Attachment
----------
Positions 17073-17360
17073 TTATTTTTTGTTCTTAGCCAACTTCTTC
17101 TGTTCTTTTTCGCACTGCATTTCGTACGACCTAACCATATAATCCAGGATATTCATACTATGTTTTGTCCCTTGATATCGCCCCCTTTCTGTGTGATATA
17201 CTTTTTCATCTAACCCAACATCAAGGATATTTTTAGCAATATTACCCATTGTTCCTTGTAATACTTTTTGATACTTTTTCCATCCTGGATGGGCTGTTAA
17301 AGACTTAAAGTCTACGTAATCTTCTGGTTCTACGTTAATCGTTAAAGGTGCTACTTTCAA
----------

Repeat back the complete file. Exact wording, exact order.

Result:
Positions 17073-17360
17073 TTATTTTTTGTTCTTAGCCAACTTCTTC
17101 TGTTCTTTTTCGCACTGCATTTCGTACGACCTAACCATATAATCCAGGATATTCATACTATGTTTTGTCCCTTGATATCGCCCCCTTTCTGTGTGATATA
17201 CTTTTTCATCTAACCCAACATCAAGGATATTTTTAGCAATATTACCCATTGTTCCTTGTAATACTTTTTGATACTTTTTCCATCCTGGATGGGCTGTTAA
17301 AGACTTAAAGTCTACGTAATCTTCTGGTTCTACGTTAATCGTTAAAGGTGCTACTTTCAA